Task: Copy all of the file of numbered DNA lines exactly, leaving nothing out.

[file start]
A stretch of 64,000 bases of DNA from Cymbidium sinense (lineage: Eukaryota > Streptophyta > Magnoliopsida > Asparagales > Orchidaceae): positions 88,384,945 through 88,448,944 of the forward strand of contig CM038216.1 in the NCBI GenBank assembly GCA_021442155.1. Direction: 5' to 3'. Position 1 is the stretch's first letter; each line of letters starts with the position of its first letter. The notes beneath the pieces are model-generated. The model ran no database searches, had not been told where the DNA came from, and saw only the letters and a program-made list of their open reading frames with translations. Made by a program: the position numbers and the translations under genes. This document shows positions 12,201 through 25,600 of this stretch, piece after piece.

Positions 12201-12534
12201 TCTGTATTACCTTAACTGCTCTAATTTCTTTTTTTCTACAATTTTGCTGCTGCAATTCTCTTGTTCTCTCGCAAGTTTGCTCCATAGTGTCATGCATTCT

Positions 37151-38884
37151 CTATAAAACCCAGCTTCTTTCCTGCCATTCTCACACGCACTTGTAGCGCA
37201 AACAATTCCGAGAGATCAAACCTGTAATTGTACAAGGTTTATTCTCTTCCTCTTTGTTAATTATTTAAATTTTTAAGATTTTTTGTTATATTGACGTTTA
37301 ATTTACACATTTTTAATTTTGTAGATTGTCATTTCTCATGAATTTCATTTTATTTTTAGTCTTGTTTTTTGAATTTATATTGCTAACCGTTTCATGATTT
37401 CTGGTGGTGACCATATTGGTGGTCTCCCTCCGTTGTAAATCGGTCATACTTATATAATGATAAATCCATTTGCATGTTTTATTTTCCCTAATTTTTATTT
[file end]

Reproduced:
A stretch of 64,000 bases of DNA from Cymbidium sinense (lineage: Eukaryota > Streptophyta > Magnoliopsida > Asparagales > Orchidaceae): positions 88,384,945 through 88,448,944 of the forward strand of contig CM038216.1 in the NCBI GenBank assembly GCA_021442155.1. Direction: 5' to 3'. Position 1 is the stretch's first letter; each line of letters starts with the position of its first letter. The notes beneath the pieces are model-generated. The model ran no database searches, had not been told where the DNA came from, and saw only the letters and a program-made list of their open reading frames with translations. Made by a program: the position numbers and the translations under genes. This document shows positions 12,201 through 25,600 of this stretch, piece after piece.

Positions 12201-12534
12201 TCTGTATTACCTTAACTGCTCTAATTTCTTTTTTTCTACAATTTTGCTGCTGCAATTCTCTTGTTCTCTCGCAAGTTTGCTCCATAGTGTCATGCATTCT

Positions 37151-38884
37151 CTATAAAACCCAGCTTCTTTCCTGCCATTCTCACACGCACTTGTAGCGCA
37201 AACAATTCCGAGAGATCAAACCTGTAATTGTACAAGGTTTATTCTCTTCCTCTTTGTTAATTATTTAAATTTTTAAGATTTTTTGTTATATTGACGTTTA
37301 ATTTACACATTTTTAATTTTGTAGATTGTCATTTCTCATGAATTTCATTTTATTTTTAGTCTTGTTTTTTGAATTTATATTGCTAACCGTTTCATGATTT
37401 CTGGTGGTGACCATATTGGTGGTCTCCCTCCGTTGTAAATCGGTCATACTTATATAATGATAAATCCATTTGCATGTTTTATTTTCCCTAATTTTTATTT